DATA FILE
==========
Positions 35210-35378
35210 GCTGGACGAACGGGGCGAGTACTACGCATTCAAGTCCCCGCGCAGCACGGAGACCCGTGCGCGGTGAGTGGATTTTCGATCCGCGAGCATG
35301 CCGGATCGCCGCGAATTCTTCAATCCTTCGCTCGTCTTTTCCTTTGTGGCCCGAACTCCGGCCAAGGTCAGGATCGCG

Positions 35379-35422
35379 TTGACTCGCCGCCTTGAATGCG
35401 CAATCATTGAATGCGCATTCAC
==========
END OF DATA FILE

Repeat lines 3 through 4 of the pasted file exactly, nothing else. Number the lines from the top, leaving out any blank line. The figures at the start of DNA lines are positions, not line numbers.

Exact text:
35301 CCGGATCGCCGCGAATTCTTCAATCCTTCGCTCGTCTTTTCCTTTGTGGCCCGAACTCCGGCCAAGGTCAGGATCGCG

Positions 35379-35422